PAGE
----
Wilson too felt a connection to the material, having been raised Catholic herself, albeit in Ashford in Kent. Her grandmother converted and her investment banker father still attends church. “It’s in me and I was brought up with it so there’s a kind of understanding of that world,” she says. “A lot of the constructions of my characters follow an arc of sin, consequence and redemption. Probably my first theatrical performance was as an altar girl, putting a robe on and carrying a candle, on show and carrying out rituals.”
She was already moving away from the church when, at 16, she started listening to a sermon instead of zoning out, and “got really furious – absolutely deep rage – because it was about abortion and female bodies”. She, too, points out that Magdalene Nurseries are very recent history, and that the Woman in the Wall’s themes chime with “what’s happened in America with Roe vs Wade being overturned, and what’s happening in Afghanistan with women’s rights being completely eradicated by the Taliban. Women are often at the heart of oppression: their bodies are considered owned by the state or religion. It’s something we have to fight against.”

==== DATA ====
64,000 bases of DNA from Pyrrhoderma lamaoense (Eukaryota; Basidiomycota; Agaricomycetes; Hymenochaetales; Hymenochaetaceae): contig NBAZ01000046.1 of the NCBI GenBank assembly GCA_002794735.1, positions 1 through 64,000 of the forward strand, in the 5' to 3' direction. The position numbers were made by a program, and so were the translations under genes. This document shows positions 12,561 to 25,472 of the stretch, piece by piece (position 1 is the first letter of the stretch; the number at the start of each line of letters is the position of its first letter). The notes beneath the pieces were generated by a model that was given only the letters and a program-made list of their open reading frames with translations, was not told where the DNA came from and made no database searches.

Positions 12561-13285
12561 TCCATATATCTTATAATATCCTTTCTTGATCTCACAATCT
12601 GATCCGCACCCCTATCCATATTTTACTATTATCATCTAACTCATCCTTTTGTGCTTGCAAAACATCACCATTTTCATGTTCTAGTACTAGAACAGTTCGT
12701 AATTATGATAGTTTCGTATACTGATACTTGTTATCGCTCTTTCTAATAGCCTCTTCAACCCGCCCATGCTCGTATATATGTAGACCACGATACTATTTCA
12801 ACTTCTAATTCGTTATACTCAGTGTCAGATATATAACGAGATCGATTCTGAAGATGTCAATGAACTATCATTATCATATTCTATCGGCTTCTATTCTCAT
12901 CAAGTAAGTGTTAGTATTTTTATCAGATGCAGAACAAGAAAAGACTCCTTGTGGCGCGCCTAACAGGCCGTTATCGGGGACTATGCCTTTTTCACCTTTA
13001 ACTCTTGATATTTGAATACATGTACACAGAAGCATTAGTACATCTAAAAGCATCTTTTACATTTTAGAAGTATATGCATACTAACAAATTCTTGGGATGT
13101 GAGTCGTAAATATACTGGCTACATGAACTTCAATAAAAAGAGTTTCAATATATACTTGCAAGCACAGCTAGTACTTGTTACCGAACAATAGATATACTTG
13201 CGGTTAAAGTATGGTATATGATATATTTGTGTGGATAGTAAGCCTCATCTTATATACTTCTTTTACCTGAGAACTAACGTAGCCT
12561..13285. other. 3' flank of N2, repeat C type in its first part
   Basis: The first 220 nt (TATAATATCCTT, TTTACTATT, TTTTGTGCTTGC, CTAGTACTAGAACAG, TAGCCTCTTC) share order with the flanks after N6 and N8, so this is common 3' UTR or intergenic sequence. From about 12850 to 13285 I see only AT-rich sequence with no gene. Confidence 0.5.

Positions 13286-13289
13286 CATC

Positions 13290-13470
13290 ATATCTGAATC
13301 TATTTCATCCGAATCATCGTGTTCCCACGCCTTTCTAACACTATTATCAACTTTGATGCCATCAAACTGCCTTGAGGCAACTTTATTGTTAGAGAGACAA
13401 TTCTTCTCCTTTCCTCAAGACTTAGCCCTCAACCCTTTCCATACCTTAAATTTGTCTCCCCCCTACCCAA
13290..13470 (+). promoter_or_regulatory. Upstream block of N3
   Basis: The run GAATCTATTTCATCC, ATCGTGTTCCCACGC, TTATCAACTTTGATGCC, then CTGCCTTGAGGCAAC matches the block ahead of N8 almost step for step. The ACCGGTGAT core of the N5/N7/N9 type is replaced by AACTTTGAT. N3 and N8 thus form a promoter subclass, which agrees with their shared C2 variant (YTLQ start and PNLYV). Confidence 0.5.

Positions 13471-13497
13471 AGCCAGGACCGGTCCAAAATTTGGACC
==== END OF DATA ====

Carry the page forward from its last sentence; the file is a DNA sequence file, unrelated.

One could make the case that many of Wilson’s roles feature women faced with male control, religious or otherwise: certainly His Dark Materials, definitely Mrs Wilson, the film she wrote about her devout grandmother and bigamous grandfather. Arguably, too, her first major screen role as Jane Eyre, and her Anna Christie and Hedda Gabler on stage. Even The Second Woman – in which she performed the same short scene 100 times with 100 different people, almost all of them men, many of them amateurs and all of them without any rehearsal – was a kind of navigation of power.
She considers this before giving an answer that ends our talk on an upbeat note: “A lot of those men – and I am so grateful to all of the participants because it was a great act of bravery to do that with me – wanted to come on stage and own the space, verbally or physically. It was my job to balance the power, stop them and put them in their place a bit. In fact, some of the women who came on did the same so it wasn’t completely gendered. And if someone came on being vulnerable it was my job to match them.
“But I came out of that show feeling such love. The directors of it [Nat Randall and Anna Breckon, who created the show together] said, ‘Keep looking for a connection’, and more often than not I was open with them [the co-performers], they were open with me and something special happened. I came out of it loving humans, loving theatre and loving everyone who was involved. Humans are endlessly surprising. You can never give up on a human.”
The Woman in the Wall starts on Sunday on BBC One, followed by episode two on Monday. It then continues weekly on Mondays